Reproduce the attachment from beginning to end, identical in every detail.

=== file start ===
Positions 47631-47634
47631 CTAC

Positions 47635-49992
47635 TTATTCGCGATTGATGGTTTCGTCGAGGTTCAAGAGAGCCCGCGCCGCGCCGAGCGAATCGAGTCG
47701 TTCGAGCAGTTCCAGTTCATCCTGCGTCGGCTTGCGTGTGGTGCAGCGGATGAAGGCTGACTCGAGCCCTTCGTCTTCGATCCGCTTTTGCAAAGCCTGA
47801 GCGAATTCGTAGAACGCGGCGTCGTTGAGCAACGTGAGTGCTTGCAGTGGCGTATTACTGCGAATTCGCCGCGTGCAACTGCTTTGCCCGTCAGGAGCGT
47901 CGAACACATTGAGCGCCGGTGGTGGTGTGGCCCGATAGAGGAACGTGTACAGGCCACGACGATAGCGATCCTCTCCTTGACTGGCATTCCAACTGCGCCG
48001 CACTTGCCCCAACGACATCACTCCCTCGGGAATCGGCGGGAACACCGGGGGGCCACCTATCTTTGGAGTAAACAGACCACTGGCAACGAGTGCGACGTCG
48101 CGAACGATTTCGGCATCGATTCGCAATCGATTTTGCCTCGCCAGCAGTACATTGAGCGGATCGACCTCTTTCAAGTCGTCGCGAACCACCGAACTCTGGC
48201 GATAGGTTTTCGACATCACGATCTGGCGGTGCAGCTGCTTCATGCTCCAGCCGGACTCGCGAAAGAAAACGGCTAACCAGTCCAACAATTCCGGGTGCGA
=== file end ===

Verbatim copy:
Positions 47631-47634
47631 CTAC

Positions 47635-49992
47635 TTATTCGCGATTGATGGTTTCGTCGAGGTTCAAGAGAGCCCGCGCCGCGCCGAGCGAATCGAGTCG
47701 TTCGAGCAGTTCCAGTTCATCCTGCGTCGGCTTGCGTGTGGTGCAGCGGATGAAGGCTGACTCGAGCCCTTCGTCTTCGATCCGCTTTTGCAAAGCCTGA
47801 GCGAATTCGTAGAACGCGGCGTCGTTGAGCAACGTGAGTGCTTGCAGTGGCGTATTACTGCGAATTCGCCGCGTGCAACTGCTTTGCCCGTCAGGAGCGT
47901 CGAACACATTGAGCGCCGGTGGTGGTGTGGCCCGATAGAGGAACGTGTACAGGCCACGACGATAGCGATCCTCTCCTTGACTGGCATTCCAACTGCGCCG
48001 CACTTGCCCCAACGACATCACTCCCTCGGGAATCGGCGGGAACACCGGGGGGCCACCTATCTTTGGAGTAAACAGACCACTGGCAACGAGTGCGACGTCG
48101 CGAACGATTTCGGCATCGATTCGCAATCGATTTTGCCTCGCCAGCAGTACATTGAGCGGATCGACCTCTTTCAAGTCGTCGCGAACCACCGAACTCTGGC
48201 GATAGGTTTTCGACATCACGATCTGGCGGTGCAGCTGCTTCATGCTCCAGCCGGACTCGCGAAAGAAAACGGCTAACCAGTCCAACAATTCCGGGTGCGA